story and photos by Roy Hill
When Van Buren English teacher Chandra Brotherton nominated Elizabeth Williams for Van Buren’s Teacher of the Year award, the first sentence she wrote on the official form read, “Elizabeth is the rock of the English department.”
Winning both the Van Buren High School Teacher of the Year and the Van Buren School District’s Secondary Teacher of the Year for 2009 further solidifies Williams’ strong and stabilizing presence in the school system she’s served for 30 years.
“The honor was being nominated by my peers back in April,” Williams said. “Winning was a surprise to me.”
Her three adult children had varying reactions to the news of their mothers’ award.
“Sarah, who lives in Austin was very happy, and I could hear her and the kids jumping up and down,” Williams explained. “I called Mark, and he wondered why it had taken so long. And when I called John in Houston, he wanted to know if the award had any money included.”
Family was a major reason Williams returned to Crawford County to teach for the Van Buren School District 30 years ago.
“We were in Wichita, Kan, and we decided the kids needed to be raised in a place where people knew who they were. So we moved back to the family farm in Crawford County. And when the youngest started kindergarten, I started teaching.”
Williams still lives on the same family farm in Oak Grove, between Kibler and Van Buren. Her mother, Betty Williams, lives on the farm with her along with brother Fred, sister-in-law Shirley and her uncle John Williams and her aunt Jane. Williams cites the support of her family and community for her abilities and her long successful career.
“I am the product of people who loved me and cared for me,” Williams said. “I feel an obligation for that.”
Williams looked to one of her own teachers for inspiration, Grace Barlow, for whom the Van Buren High School library is named.
“One thing I took from her is that I set a high standard for my students,” Williams said. “I like to think that I give them [students] a little more control and flexibility, and ask them to peer review more. Back when I was in school, the teachers lectured, and I took notes.”
Williams began her career at the old Van Buren Junior High, teaching 8th grade. She also established the Gifted and Talented program in at the Van Buren Middle School in the 1980s. Some of Williams’ former students have gone on to take prominent roles in the community.
Alice Humphrey took Williams’ class in the 8th grade. Today, she’s an instructional facilitator at King Elementary in Van Buren and holds degrees from both the University of Arkansas in Fayetteville and the University of Arkansas-Little Rock. Humphrey tries to model some of Williams’ style in her own job.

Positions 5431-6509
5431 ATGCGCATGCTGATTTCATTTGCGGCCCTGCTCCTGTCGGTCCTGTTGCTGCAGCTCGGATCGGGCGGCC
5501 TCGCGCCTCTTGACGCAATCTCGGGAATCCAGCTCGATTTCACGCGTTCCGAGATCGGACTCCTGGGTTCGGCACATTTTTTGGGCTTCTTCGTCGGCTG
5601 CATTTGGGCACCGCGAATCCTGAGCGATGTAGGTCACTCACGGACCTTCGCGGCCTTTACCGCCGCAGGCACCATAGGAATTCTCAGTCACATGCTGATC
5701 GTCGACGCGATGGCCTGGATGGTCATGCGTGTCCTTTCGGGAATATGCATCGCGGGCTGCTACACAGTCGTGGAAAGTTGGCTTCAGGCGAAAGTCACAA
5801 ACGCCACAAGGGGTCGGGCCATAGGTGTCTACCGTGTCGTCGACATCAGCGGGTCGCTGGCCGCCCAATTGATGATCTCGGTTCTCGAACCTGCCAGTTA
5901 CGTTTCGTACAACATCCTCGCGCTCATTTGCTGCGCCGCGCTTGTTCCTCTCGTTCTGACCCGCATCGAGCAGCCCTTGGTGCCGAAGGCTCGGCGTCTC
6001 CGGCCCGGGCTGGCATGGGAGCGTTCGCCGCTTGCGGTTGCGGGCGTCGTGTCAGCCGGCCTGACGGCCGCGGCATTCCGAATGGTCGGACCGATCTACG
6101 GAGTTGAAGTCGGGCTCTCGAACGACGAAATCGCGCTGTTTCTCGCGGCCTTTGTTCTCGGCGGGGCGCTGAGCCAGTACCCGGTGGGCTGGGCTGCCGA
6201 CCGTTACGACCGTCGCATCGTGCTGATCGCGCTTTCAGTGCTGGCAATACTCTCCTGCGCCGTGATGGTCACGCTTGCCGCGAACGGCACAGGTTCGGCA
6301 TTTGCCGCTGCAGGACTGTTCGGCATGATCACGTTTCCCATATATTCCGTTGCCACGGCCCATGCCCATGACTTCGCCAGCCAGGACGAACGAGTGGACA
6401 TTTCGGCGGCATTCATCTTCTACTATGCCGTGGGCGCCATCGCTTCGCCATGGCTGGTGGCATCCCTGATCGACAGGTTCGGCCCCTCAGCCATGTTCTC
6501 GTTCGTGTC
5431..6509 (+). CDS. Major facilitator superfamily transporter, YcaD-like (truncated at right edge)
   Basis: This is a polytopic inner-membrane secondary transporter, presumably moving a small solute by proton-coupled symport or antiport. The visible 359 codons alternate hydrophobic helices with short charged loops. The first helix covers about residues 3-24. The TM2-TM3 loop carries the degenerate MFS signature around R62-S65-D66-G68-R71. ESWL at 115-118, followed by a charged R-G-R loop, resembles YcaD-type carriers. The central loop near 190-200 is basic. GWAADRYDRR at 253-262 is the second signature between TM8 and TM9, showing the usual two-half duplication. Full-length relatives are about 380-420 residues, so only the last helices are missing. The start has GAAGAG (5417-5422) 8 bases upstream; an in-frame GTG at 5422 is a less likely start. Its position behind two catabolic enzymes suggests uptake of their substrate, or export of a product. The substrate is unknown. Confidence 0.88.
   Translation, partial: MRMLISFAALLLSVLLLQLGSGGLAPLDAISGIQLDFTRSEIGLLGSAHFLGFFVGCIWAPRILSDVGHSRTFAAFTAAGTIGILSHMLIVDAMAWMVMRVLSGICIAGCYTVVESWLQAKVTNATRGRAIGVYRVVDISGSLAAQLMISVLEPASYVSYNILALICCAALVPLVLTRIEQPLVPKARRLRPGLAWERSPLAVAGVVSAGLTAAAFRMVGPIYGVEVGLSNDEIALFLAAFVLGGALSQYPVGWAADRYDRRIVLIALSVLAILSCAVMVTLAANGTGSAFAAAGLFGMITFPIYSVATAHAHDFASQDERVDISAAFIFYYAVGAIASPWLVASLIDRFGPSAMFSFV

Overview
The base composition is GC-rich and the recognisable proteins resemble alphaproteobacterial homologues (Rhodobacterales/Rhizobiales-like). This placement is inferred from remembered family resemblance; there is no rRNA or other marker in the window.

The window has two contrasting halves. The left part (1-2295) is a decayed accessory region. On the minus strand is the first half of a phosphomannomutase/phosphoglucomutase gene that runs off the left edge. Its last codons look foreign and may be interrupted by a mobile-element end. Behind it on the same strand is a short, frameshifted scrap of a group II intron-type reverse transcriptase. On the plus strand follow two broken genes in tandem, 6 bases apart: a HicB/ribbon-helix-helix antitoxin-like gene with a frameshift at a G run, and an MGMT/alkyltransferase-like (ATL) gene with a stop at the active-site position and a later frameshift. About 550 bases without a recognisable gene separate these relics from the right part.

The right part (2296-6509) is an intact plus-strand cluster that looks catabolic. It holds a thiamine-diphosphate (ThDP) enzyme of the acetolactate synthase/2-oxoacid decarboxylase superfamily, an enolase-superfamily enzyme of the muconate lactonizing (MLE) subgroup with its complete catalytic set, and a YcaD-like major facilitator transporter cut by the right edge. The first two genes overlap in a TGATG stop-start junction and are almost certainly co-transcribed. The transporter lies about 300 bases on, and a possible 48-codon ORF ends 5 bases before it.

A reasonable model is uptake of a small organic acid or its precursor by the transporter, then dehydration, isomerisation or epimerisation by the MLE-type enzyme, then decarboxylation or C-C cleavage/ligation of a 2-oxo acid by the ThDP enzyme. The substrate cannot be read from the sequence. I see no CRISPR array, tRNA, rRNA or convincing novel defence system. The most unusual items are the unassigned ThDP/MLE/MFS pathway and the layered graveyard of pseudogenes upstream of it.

“[Williams] can find the very best in her students and teach to their strengths,” Humphrey noted. “She loved what she taught, and she made us love it, too.”
Randy McClaren, an engineer with Bekaert, also took Williams’ class while in the 8th grade.
"She is a teacher who really cares for her students," McClaren said. "In her class, it wasn’t us just coming in to do a set thing. We had a flow. It was very class oriented, and we could communicate with each other and her. We got to go into topics that interested us, and it was more of a discussion. She 100 percent deserves the Teacher of the Year award.”
Van Buren dentist Mark Hurst recalls being in Williams’ Gifted and Talented program during his days at Van Buren Junior High. Hurst graduated from Ouachita Baptist University and then went on to the LSU School of Dentistry in New Orleans.
“I remember how challenging she was,” Hurst said. “She made us think on our own. Her class wasn’t fill in the blanks; we had to really think. … I can remember in her class that we were always doing a project. She let us have a lot of freedom, and we could work at our own pace, but we all knew we better get our work done, and it better be right. She was not a pushover at all. You knew you better get your work done.”
One constant in Williams’ three-decade career has been the relationships she builds with students. But she’s also seen plenty of changes.
“The way students can research today,” Williams said when asked what is different. “They can’t even fathom using a card catalog with real cards. Today everything is online or electronic.”
Another change Williams sees is the nature of the student body in Van Buren.
“It used to be that I knew the kids and their families,” said Williams. “I could look at a class and say I taught her dad, and her dad, and his mother, but it’s getting harder to do that with all the people moving in.”
No matter the changes, Williams still sees teaching as a demanding career that requires a certain type of person.
“Teaching is a calling,” Williams said. “Make sure it is something you are called to do. The work is too hard if you aren’t called. I’d rather teach than eat. If you don’t love it you can’t do it. I’ll teach until it becomes a job. When it becomes a job, I’ll stop.”